By Andy Morgan, AT&T Newsroom

The true story behind the movie, “Hidden Figures,” occurred some 4 decades before 16-year-old Abigail Alvarado was born. But its meaning came through like it happened yesterday.

“It was very emotional. It got me crying,” said Abigail, a petite, dark-haired junior at Lincoln High School in Dallas. “And the message it was giving to young girls, actually everyone, is we can achieve whatever we want to, if we try hard enough.

“No matter how we look or who we are,” she said, “we just do it.”

Abigail was one of the 500-plus Dallas students packed into 2 theaters for a recent free private screening of “Hidden Figures.” AT&T sponsored the Dallas event and similar screenings in Atlanta, Chicago, Los Angeles and Oakland, California.

The movie tells the true story of 3 brilliant black women and their contributions in math, computers and engineering to the 1960s space program at NASA. It captures their struggles at a time when civil rights was the top news nearly every day.

At each screening, anywhere from 200 to 500 middle- to high school-age students, stepped off buses and into theaters.

“Some of the students are from underserved areas who would have probably not seen this movie in the theater,” said Theresa Spralling, an AT&T manager who organized 4 screenings in Atlanta and Chicago.

As young students swirled past her to find an open theater seat, Jamila Thomas, with the Dallas Independent School District, said just seeing a movie in a theater was a new experience for many.

“The movie exposes them to the possibility of careers, to academic achievement in science and math,” said Thomas, coordinator, DISD African American Success Initiative. “Coming to this movie is going to expand their brains. It’s going to plant seeds.”

In Dallas, students applauded when one lead character stood up to an unreasonable boss and when another rapidly worked out a complicated math problem in chalk. They also “ooooohed” when a future husband kissed that same character.

“They clearly were excited and proud during parts of the movie,” Spralling said. “They also reacted to scenes in the movie that showed injustice and cause for concern. And when it was all over, they applauded and seemed relieved that justice somehow had prevailed.”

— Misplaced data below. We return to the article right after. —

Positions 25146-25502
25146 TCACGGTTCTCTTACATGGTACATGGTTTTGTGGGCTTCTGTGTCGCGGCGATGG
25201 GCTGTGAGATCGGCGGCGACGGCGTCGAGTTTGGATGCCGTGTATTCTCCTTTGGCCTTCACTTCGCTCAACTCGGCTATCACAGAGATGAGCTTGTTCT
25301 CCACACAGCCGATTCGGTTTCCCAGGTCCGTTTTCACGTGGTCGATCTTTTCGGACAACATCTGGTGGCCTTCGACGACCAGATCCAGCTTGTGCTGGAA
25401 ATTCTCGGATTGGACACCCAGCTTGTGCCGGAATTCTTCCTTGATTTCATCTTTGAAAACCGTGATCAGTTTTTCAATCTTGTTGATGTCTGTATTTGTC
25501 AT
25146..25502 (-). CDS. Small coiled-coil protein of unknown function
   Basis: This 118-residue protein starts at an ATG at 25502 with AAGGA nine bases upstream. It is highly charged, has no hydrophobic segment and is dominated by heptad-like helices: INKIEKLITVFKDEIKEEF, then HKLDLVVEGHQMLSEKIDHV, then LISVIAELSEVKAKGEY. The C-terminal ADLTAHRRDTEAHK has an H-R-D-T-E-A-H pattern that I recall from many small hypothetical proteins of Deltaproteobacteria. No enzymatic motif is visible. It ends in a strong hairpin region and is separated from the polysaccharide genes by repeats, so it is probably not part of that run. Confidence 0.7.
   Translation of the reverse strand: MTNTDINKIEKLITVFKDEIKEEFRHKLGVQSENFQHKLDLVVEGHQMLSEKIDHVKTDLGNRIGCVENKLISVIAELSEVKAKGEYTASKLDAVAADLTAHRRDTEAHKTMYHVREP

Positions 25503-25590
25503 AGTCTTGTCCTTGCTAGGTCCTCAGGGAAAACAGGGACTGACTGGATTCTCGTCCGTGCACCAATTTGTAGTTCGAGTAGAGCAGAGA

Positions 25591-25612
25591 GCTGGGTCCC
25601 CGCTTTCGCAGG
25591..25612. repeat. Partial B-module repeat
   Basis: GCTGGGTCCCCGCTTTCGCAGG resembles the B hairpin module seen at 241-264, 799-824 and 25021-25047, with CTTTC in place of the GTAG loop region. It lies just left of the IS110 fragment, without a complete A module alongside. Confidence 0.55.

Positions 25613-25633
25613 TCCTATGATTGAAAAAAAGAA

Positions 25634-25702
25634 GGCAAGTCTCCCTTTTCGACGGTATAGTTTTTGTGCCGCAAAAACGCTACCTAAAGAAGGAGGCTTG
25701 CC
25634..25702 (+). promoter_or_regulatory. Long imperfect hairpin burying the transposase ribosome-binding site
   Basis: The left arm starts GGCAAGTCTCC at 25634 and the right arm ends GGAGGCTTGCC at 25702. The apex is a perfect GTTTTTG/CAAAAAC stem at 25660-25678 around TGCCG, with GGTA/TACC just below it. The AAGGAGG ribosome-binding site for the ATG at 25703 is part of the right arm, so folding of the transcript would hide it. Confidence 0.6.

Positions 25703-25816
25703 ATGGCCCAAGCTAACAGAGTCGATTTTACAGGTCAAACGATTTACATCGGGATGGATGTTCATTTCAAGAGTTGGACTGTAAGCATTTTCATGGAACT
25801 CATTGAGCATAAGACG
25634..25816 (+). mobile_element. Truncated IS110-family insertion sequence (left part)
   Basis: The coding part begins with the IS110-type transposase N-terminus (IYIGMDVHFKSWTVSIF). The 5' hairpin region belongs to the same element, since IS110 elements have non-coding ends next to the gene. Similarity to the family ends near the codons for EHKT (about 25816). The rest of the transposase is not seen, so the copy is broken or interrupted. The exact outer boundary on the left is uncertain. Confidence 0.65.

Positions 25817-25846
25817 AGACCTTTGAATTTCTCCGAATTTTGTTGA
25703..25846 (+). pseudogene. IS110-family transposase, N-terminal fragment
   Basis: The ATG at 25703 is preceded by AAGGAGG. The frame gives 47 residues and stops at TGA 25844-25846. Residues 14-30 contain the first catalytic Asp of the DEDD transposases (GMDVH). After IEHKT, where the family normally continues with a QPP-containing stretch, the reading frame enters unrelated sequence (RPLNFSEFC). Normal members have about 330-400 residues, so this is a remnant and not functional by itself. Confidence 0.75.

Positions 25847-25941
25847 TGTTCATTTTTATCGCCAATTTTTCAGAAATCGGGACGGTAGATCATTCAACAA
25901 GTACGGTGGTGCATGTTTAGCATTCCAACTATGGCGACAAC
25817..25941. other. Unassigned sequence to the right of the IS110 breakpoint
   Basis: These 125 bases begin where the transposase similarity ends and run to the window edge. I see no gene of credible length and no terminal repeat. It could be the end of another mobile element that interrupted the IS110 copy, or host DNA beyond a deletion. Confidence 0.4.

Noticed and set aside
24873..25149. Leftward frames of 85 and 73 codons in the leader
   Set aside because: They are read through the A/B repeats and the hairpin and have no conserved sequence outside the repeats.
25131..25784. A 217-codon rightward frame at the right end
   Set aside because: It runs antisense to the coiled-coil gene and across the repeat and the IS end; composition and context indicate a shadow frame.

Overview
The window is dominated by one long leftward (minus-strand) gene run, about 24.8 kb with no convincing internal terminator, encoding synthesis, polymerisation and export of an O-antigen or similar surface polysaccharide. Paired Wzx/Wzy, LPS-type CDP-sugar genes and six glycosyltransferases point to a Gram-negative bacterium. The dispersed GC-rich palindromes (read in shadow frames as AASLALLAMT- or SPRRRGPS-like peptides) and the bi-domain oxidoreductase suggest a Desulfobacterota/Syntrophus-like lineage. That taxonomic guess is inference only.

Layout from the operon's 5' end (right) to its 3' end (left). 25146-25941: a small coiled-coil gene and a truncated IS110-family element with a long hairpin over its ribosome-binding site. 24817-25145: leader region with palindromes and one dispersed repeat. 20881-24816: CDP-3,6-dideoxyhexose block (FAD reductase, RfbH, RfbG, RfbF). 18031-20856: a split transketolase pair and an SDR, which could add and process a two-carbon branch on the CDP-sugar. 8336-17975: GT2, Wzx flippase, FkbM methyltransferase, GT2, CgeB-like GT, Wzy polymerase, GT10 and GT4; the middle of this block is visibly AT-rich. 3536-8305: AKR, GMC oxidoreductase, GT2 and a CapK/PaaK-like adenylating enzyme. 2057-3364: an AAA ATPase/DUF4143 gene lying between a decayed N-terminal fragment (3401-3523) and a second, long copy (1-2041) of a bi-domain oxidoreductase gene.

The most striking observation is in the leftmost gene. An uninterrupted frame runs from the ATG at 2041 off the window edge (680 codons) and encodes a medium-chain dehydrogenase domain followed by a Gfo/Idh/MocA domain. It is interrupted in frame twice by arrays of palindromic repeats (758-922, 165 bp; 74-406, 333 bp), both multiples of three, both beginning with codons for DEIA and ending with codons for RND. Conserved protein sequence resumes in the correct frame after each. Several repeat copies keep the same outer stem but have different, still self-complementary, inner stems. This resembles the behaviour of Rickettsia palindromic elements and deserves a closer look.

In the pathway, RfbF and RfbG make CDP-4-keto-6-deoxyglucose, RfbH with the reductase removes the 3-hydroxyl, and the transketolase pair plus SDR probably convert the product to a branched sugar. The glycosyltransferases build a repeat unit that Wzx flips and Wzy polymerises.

Shay Kidd, 17, a Dallas Lincoln High School junior with braids and horn-rimmed glasses, called the screening a “mind-blowing” experience.

“There are times when I would like to give up because of hard work and stress,” she said. “But this movie gives me another reason to not give up and work hard and demand the things that I want or need.”

After the movie, students in most of the cities got to hear from today’s success stories, including AT&T employees and local elected officials. And in Atlanta, “Hidden Figures” actress Janelle Monae surprised students by showing up for a post-screening panel discussion.

“When she came out, the students went crazy,” Spralling said. “Janelle wore this ‘Freedom over Fear’ T-shirt and after the panel, students started chanting that. It was just amazing.”

In Chicago, Ellina Sims, an AT&T director of network services, viewed the film with the students and then appeared on a panel. In fact, Sims’ own story is an inspiration.

She was in the first integrated class to go from 1st grade through high school graduation together at rural West Jones High School outside Laurel, Mississippi. She went on to earn degrees in math and computer science. And when she joined Ameritech in the early 1990s, Sims was one of the first African Americans to join the technology team.

Today, she oversees more than 1,100 network and technology employees across Chicago.

 “The people who really encouraged me were my teachers,” she said.

“That was why at the movie, I gave a shout-out to the teachers and I told the kids, ‘You have teachers who care about you. So use their information, leverage them’… I was able to do the same when I went to school.”

Spralling said Sims was invited to help the students “connect the dots” from their schoolwork to what they saw on the screen to who they saw on the panel. Sims was hoping for that, too.

“I hope I was a role model for some of those students,” she said. “I’m hoping they were thinking, ‘OK, here’s a person who looks like me who has achieved something and I could do the same thing.’”

In each city, students heard from a sampling of government and school leaders, such as local council reps and school officials. The students talked with Dr. Meria Carstarphen, Atlanta Public Schools superintendent. In Dallas, Councilwoman Tiffinni Young led the students in a loud “Thank You!” directed at their teachers.

“This brings some hope to kids who otherwise might not see that glimmer of hope in their everyday community,” said Young, after the movie. “Although these are actors and actresses, it’s a real life story. So it says to kids, this is what’s possible.”

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